Sunday, September 7, 2008

Concert Review: Tricky, the Trocadero, Philadelphia, Sept. 5

How does Tricky's music translate to a live setting? Well enough, though in a different manner than might be expected. Anyone who's followed Tricky knows that he's rejected his reputation in favor of following his own instincts (including a dogged refusal to make good records for the second half of his career.) One only needs to look at the set-up to guess Tricky's current live approach: he uses a more-or-less standard rock line-up, including live drums. As on his albums, Tricky's live set relies on a female vocalist. I couldn't identify the current singer, but she was definitely no Martina Topley-Bird. The current set seems about as good as it could be without catering to those into trip-hop Tricky and expecting to hear a lot of his voice or more than a handful of cuts off the early albums. Tricky's put out some unconventional and sometimes hard-to-classify music, but today's live show accommodates audience singing and clap-alongs.

Still, it's the vintage material that works the best, even when reworked. His covers of rap classics "Black Steel" and "Lyrics of Fury" got good run-throughs, and "Pumpkin" sounds majestic, mysterious and menacing even when it's a live guitarist instead of samples. The highlight by far, however, was Pre-Millennium Tensions opener "Vent." A paranoid, ashmatic breakdown on record, "Vent" became an eight-minute rise-and-fall, verse and explosion mantra live. When Tricky rocks it up, he goes all-out, grasping the mic with both hands and vibrating on the balls of his feet as he bounces up and down, or pointing to the ceiling and shaking as he shouts like he's singing to a God he's angry with.

The problem is, Tricky isn't always that invested in the show, especially during new material. This is best demonstrated through Tricky's smoke breaks, during which he faces the drummer, does a little back dance and inhales a joint during any song that doesn't involve him - very irritating for the concertgoers suffering in the non-smoking venue. If Tricky needs to be blazed to perform, maybe he should at least cut back to the point where he doesn't need a J every three songs just to keep a buzz going.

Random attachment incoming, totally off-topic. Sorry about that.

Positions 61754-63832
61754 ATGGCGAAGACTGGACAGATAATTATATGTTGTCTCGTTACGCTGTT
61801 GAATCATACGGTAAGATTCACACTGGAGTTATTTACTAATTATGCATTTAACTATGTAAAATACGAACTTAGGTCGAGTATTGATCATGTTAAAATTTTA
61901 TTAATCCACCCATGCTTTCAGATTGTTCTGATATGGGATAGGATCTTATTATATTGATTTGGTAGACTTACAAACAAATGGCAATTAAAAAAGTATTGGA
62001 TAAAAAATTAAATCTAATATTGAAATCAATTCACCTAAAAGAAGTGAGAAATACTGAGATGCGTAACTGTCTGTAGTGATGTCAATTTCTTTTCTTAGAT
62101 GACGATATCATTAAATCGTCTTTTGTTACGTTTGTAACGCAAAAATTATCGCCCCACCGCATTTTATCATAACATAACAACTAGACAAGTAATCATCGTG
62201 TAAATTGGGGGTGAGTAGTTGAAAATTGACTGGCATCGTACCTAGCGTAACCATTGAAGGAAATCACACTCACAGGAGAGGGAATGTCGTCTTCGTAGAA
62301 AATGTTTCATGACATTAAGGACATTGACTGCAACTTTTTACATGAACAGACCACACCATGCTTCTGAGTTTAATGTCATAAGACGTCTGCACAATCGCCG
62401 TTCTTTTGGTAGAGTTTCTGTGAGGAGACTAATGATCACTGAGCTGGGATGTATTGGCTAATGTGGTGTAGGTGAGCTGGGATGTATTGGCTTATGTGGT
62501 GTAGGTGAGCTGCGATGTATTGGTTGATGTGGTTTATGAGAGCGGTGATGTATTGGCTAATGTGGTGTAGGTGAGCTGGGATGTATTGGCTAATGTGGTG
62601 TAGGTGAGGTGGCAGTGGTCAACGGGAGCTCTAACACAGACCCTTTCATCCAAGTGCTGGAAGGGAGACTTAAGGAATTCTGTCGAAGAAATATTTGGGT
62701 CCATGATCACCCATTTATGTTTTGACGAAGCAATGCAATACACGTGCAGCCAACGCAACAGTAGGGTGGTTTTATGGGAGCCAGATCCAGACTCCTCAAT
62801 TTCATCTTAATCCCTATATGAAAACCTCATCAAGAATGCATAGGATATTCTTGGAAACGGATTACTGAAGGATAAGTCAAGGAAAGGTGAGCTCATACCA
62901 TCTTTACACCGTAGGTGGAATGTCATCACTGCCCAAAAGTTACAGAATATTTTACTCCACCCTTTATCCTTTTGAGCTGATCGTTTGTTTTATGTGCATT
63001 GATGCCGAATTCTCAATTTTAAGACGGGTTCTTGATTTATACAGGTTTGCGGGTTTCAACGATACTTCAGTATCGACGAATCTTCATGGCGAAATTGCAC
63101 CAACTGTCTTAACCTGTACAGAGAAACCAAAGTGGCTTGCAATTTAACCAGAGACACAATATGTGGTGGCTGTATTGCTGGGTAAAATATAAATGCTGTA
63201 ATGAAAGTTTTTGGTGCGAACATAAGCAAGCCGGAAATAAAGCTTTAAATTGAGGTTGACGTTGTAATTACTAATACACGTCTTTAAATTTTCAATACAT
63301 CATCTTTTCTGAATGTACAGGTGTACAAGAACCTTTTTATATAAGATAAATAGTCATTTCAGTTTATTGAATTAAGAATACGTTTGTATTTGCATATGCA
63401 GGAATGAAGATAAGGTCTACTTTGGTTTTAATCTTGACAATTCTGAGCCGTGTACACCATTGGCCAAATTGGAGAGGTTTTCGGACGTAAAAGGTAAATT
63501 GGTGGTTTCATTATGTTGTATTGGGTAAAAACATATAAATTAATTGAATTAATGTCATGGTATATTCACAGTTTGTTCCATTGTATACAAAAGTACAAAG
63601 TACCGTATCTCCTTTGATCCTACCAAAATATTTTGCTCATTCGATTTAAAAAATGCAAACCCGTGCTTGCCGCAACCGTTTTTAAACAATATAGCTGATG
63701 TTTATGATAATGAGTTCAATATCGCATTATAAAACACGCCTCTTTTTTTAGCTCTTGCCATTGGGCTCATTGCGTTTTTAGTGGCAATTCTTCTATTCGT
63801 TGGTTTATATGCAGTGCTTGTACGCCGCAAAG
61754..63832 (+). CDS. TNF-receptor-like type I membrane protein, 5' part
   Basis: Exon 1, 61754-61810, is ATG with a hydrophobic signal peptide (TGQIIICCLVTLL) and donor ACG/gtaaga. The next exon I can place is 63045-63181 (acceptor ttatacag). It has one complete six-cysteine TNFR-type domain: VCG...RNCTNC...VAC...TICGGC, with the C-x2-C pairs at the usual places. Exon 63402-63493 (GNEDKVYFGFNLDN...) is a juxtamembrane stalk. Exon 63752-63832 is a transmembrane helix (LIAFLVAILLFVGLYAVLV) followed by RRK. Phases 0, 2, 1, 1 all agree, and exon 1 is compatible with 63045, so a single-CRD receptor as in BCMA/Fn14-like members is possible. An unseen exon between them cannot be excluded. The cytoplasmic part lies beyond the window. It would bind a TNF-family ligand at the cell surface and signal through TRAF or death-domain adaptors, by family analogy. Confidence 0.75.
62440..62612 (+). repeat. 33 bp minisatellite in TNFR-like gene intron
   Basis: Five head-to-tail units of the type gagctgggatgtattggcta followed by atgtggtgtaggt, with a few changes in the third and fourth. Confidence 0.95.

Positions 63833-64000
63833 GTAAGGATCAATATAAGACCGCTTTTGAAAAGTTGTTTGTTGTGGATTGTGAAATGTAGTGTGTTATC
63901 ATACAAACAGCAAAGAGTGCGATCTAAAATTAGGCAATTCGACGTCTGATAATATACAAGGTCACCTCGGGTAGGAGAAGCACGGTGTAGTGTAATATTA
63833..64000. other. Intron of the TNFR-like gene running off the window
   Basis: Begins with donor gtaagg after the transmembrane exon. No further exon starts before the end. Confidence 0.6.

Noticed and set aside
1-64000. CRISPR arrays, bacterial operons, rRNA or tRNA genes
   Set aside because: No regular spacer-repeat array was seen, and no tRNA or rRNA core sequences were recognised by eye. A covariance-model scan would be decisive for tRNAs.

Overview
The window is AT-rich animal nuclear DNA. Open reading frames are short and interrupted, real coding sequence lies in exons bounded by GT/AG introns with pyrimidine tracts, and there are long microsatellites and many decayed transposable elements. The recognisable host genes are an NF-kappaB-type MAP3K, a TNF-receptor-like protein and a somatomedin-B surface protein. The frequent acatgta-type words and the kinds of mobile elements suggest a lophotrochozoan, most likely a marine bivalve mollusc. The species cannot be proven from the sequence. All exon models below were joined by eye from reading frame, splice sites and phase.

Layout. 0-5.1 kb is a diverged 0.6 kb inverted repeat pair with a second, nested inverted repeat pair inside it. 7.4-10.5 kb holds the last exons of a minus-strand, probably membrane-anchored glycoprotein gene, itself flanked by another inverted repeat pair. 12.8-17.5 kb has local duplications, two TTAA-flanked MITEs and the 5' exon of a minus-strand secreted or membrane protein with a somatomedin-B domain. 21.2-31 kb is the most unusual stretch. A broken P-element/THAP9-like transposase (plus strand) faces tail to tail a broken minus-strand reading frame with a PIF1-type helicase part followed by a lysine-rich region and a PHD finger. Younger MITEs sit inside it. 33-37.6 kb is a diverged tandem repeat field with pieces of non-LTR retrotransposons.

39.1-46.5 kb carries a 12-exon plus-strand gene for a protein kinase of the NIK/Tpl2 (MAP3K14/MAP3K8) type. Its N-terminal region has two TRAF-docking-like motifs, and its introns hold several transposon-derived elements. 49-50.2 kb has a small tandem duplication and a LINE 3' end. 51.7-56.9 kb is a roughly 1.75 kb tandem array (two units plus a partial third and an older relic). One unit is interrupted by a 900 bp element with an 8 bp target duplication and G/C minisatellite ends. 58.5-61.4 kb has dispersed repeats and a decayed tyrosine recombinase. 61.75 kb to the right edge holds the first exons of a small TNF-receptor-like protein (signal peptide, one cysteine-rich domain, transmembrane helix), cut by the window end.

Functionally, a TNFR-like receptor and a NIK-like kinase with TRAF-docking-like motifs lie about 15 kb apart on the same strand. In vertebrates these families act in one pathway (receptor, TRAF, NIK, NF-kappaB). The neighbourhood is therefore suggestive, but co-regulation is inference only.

Opening for Tricky was Telepathique, from Sao Paulo, Brazil. They were adequate, but far less entertaining than the true opener - the homeless black dude who told my friend and I racist jokes for pocket change while we were waiting outside the venue. ("Do what black people and Batman have in common? Robin! Hahaha, okay last one, what's the best kind of nation? That' a DO-nation, folks, so whatever you've got, coins, bills, Visa, Mastercard...")

Telepathique had the elements to be interesting, a three-piece with a female singer and two vaguely hipster-looking dudes handling guitar, drums, and two laptops. But, true to the slot of an opening band, Telepathique falls squarely under "cool for two songs" territory. Their tunes rotated between three parts: the over-processed '80s dance segments, the driving rock segment where the actual drum kits gets used, and the occasional foray into noise and distortion. It became rote quickly, especially with the lead singer's "tip-toe around the band to the computer/synth table and join the boys" manuever, executed no less than three times. The act just never seemed forceful or raucous enough. The Brazilian element's promised add some swing and swagger to the group never delivered, and the frontwoman seemed sterile even when tossing out rock-star movies like flipping the bird then sliding the finger down between her thighs.

Tricky's show is enjoyable enough, but hard to pin down how successful it is: the crowd seemed enthusiastic, but when I wiggled my way to the second row, I realized that the crowd was diluted enough to allow anyone to saunter up next to me without bumping into anyone. He's putting out decent enough stuff, but the disappointments mean fewer are listening than should be.

No comments: